5,000 cave paintings found in Mexico

5,000 cave paintings found in Mexico

In northeastern Mexico, a team of archaeologists has found almost 5,000 cave paintings in thousands of rocks and caves in the Sierra de San Carlos, in the municipality of Burgos (Tamaulipas), where both people and animals appear, as well as various abstract and astronomical, all painted in yellow, black and red.

They discover a fort used during the American War of Independence

They discover a fort used during the American War of Independence

Archaeologists from the LAMAR institute discovered the location of the Carr Fort, a border fortification that was plunged in the Revolutionary War, attacked on February 10, 1779. Six investigators conducted a month-long search on a piece of land that extended for 2,700 hectares, located in the forest of the Beaverdam creek basin.

Signs of agriculture found 12,000 years ago in China

Signs of agriculture found 12,000 years ago in China

The first evidence we have of agriculture dates from the archaeological record to about 10,000 years ago, although scientists have investigated grinding tools found in a site that is 23,000 years old, and that could be about 2,000 years older. Chinese professor of archeology at Stanford, Li Liu has revealed that the same type of seed milling tools have been used in northern China, adjusting China's agricultural clock, about 12 years ago.

Next archaeological excavation in Torreparedones

Next archaeological excavation in Torreparedones

In the archaeological park of Torreparedones, Córdoba, an excavation is going to be carried out in order to find some remains corresponding to an ancient hermitage oriented to the cult of the saints Nunilo and Alodia. Part of the remains are visible due to a cleaning carried out in 2010 that discovered a series of walls, Roman and modern, that could belong to part of the hermitage.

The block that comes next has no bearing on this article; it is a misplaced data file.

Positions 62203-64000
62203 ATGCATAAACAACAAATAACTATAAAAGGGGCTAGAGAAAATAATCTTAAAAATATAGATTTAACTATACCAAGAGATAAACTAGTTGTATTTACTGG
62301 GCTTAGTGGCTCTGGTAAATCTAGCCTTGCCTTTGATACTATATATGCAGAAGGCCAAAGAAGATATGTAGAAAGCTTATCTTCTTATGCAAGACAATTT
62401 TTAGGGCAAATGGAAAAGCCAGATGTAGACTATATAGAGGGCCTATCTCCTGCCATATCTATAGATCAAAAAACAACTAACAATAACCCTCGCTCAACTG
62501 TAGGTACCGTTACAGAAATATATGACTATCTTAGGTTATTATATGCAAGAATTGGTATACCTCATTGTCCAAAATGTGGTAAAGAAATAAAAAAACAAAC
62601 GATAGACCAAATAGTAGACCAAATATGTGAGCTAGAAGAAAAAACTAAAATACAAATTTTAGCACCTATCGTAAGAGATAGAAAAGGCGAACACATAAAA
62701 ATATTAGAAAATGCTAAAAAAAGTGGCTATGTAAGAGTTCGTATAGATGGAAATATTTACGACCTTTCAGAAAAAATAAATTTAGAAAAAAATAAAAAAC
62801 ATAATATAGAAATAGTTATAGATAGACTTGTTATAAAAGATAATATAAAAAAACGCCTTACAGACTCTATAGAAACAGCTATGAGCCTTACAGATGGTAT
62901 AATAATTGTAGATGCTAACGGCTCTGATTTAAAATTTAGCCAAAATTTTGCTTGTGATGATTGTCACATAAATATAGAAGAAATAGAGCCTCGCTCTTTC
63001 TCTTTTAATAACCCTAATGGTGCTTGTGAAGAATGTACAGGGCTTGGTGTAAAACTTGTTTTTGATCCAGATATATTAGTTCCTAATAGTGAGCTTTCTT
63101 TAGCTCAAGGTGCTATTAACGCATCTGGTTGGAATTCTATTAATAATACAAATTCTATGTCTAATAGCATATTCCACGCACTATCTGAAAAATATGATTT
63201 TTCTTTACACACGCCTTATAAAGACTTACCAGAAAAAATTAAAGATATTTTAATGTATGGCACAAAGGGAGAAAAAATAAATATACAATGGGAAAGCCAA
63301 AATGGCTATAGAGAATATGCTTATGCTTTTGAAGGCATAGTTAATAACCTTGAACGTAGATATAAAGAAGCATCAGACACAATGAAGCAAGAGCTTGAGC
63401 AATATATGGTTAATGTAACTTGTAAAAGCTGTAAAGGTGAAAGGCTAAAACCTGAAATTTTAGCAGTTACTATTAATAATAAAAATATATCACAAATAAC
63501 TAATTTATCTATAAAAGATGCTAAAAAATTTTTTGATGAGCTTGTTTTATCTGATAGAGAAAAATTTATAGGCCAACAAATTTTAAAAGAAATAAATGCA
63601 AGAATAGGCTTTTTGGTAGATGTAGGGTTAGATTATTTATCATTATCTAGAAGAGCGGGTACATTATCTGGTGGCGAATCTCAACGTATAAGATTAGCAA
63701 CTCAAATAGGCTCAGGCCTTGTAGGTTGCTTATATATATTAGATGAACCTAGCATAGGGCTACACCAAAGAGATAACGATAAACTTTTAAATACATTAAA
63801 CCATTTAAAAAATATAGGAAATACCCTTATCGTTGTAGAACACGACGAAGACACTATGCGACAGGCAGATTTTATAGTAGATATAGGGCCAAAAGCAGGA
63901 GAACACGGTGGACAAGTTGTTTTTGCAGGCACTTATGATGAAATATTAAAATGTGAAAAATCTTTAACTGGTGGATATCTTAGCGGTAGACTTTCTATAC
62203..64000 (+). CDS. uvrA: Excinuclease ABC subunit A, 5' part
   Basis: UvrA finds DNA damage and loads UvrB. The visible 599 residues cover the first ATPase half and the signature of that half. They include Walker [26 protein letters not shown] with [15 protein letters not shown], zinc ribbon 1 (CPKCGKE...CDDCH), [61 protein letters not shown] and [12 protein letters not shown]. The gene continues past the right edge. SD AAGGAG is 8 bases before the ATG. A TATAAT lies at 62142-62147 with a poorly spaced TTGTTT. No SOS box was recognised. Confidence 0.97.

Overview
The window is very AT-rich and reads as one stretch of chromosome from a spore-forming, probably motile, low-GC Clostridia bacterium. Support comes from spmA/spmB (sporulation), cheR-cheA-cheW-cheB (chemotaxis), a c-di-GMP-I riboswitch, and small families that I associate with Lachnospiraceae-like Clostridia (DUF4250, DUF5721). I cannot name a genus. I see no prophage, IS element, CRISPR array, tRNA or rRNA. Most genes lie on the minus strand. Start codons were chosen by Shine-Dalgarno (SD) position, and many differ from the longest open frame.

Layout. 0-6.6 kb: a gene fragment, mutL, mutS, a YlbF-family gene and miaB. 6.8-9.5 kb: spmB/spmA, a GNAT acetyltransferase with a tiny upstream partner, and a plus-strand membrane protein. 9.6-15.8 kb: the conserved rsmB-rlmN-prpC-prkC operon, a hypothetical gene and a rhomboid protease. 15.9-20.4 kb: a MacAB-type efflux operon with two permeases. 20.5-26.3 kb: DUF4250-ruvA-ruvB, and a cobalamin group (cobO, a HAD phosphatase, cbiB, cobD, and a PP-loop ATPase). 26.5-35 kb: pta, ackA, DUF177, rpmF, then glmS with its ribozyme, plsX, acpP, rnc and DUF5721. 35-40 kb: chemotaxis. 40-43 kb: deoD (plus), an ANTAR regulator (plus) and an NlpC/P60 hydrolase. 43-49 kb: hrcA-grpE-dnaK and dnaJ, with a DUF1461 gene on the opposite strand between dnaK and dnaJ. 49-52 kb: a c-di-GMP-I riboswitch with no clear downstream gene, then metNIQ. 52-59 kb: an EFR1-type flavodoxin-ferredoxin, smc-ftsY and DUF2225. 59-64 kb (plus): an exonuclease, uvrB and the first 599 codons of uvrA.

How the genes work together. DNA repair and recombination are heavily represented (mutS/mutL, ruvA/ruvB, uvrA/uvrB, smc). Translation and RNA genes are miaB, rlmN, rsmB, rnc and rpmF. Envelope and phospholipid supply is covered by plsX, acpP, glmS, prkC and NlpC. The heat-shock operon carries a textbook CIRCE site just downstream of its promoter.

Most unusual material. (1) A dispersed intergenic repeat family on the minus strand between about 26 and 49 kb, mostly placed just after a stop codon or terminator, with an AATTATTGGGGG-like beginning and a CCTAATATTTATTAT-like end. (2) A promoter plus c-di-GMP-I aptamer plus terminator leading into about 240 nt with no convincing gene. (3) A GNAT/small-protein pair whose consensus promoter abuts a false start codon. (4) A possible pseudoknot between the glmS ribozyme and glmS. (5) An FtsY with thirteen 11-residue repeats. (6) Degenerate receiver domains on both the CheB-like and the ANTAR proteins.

Parietal remains from the year 3,000 BC are found. on Mount Montgó

Parietal remains from the year 3,000 BC are found. on Mount Montgó

The Cirne de Xàbia Foundation, chaired by Enric Martínez, began in 2009 the excavation at a site on the Montgó cliffs that turned out to be a funerary sanctuary dating from 3,000 BC (Eneolithic period) .In the first layer, the funeral packages were unearthed of 8 people that the German University of Meinz is analyzing for a possible family link between the remains dating from 2 years.

The Greco-Roman Museum of Alexandria opens its doors again

The Greco-Roman Museum of Alexandria opens its doors again

Thanks to a cultural cooperation project between Italy and Egypt, through the contribution of eight million dollars, the Greco-Roman Museum of Alexandria will reopen its doors after being obsolete for eight years. The museum, closed in 2005, was founded in 1892 by the Italian archaeologist Giuseppe Botti and was under Italian direction until 1952.

XXIII European Championship of Prehistoric Weapons

XXIII European Championship of Prehistoric Weapons

During the weekend of June 15 and 16, the XXIII European Championship of Prehistoric Weapons will be held in the Parque Cultural del Río Martín, in Aragon, starting on Saturday at 10:00 a.m., the day on which There will be a presentation on the cave paintings of the Cañada de Marco at 11:00 am by José Royo, director of the Río Martín Cultural Park.